I was very happy to log in tonight and see that you had made a new post. I am really enjoying this whole experience – are you? I like the look of the ‘empanadas’. Are they big or small? If they are large, I wonder if they are like our English Cornish pasties, which are also pies in a half moon shape, but filled with corned beef and potatoes.
I have to admit that I am multitasking tonight. As I type, I am watching a really interesting programme on TV called Human Footprint.
The programme is telling us about the impact of an average person’s life on the planet, and the total amount of different substances that we use, consume or produce in one lifetime. For example, how much milk do you drink from the cradle to the grave
(15981 pints, apparently) or how many nappies do we wear from the ages of birth to 2.5 (3800). The figures are based on an average person living in the UK, so for some countries they would differ, but it’s a sobering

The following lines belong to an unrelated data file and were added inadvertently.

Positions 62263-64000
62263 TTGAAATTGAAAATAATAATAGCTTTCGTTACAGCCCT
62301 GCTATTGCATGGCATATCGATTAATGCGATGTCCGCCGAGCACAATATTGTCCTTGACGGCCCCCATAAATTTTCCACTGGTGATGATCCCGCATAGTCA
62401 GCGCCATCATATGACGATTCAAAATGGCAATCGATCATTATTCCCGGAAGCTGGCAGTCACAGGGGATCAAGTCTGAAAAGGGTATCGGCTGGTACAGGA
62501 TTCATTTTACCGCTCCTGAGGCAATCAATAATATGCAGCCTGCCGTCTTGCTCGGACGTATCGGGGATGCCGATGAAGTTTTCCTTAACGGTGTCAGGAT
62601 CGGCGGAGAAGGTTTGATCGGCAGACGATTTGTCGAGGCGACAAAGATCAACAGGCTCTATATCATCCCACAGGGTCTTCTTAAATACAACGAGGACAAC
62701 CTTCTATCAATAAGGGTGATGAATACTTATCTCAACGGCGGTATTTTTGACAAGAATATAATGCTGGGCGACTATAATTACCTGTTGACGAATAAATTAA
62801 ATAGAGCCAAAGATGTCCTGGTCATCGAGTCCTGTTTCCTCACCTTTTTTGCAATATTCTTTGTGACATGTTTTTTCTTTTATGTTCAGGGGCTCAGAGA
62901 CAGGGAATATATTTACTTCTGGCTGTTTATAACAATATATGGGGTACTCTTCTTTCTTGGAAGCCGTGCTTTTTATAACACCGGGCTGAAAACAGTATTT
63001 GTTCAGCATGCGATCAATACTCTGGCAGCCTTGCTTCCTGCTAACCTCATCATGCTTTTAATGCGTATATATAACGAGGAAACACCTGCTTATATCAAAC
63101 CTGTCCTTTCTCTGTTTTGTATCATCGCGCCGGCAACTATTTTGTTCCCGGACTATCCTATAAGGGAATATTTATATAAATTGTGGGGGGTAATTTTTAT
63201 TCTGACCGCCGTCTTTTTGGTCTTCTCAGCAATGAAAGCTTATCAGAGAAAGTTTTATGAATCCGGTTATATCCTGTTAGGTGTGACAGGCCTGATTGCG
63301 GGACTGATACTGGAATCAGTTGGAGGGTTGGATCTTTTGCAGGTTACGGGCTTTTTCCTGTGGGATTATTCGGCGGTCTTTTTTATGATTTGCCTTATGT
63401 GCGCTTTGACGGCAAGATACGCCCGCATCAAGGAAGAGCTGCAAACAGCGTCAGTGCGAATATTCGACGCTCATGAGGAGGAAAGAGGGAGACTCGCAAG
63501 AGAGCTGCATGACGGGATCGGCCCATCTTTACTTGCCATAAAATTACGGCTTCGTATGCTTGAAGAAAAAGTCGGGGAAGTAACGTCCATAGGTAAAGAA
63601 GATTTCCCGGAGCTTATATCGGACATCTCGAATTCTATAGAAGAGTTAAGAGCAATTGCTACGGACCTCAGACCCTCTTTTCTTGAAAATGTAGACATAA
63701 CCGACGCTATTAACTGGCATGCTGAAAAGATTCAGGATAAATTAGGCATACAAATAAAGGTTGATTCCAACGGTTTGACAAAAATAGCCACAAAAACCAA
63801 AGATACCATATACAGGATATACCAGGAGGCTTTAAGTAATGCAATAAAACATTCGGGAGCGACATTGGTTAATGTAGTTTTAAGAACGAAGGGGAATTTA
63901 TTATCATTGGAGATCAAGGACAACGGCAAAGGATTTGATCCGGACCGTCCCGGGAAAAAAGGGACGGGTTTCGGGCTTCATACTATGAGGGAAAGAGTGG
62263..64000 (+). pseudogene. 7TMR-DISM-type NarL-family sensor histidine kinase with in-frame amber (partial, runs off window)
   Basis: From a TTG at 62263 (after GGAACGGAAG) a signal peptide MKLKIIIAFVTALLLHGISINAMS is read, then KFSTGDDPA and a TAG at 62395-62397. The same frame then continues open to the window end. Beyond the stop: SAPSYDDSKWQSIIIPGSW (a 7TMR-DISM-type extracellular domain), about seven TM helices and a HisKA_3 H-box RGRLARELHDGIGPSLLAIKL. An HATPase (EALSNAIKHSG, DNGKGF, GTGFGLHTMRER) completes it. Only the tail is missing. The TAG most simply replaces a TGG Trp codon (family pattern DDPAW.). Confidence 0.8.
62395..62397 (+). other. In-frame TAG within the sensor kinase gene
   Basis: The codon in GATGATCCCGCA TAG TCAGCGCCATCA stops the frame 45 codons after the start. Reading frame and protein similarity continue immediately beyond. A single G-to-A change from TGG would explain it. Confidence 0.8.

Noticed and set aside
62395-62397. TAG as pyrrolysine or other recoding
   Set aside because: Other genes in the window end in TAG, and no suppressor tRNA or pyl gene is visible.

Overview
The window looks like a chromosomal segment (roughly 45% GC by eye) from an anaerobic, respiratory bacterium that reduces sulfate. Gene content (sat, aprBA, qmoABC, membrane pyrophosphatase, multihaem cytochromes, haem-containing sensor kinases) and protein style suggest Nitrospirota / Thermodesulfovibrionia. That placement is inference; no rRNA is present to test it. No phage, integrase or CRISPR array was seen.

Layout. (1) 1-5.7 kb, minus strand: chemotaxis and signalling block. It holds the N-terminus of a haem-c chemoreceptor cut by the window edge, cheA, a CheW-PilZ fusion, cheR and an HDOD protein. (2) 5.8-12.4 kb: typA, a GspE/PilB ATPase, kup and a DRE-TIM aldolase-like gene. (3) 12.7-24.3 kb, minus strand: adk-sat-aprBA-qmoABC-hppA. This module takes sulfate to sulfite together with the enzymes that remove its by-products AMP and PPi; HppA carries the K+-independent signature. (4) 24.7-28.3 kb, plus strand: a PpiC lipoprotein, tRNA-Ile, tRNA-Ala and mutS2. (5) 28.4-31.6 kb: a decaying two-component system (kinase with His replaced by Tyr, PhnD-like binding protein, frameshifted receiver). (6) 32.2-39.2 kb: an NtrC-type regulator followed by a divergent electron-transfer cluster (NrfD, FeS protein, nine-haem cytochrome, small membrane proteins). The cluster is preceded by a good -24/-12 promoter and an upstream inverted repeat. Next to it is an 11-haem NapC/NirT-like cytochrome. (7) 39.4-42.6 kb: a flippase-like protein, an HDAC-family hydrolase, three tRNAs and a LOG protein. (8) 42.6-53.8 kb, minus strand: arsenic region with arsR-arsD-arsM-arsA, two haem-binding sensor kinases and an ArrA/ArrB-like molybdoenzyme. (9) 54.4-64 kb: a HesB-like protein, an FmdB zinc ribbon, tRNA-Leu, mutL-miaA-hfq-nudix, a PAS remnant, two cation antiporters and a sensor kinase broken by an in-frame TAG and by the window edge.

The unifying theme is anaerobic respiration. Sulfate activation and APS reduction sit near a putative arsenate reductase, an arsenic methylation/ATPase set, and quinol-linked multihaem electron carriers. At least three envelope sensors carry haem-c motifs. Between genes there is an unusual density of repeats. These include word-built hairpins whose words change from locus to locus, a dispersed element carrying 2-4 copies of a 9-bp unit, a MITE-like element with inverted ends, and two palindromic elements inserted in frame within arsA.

thought to see how much we consume.
Anyway, I’m typing and Steve is shouting out numbers. How much meat will we all eat (unless of course you’re vegetarian – but I did say this is an average person…)? How does 4 cows, 21 sheep, 15 pigs and 1200 chickens sound? And the number of eggs we will eat is 13345. All the food we eat will generate
8.5 tonnes of packaging, which will go straight into a landfill site.
Ana Paula, I know you like apples and you will eat around 5272 of them during your life. And for those of you who like toast and sandwiches, like Eugeny and Carme, you will go through 4283 loaves of bread. We eat 8.2kg of chocolate a year and 845 tins of beans in a lifetime – enough beans to fill a whole bath. Cris – I don’t know how many croissants we will both eat, as they didn’t tell us, but what do you think :-)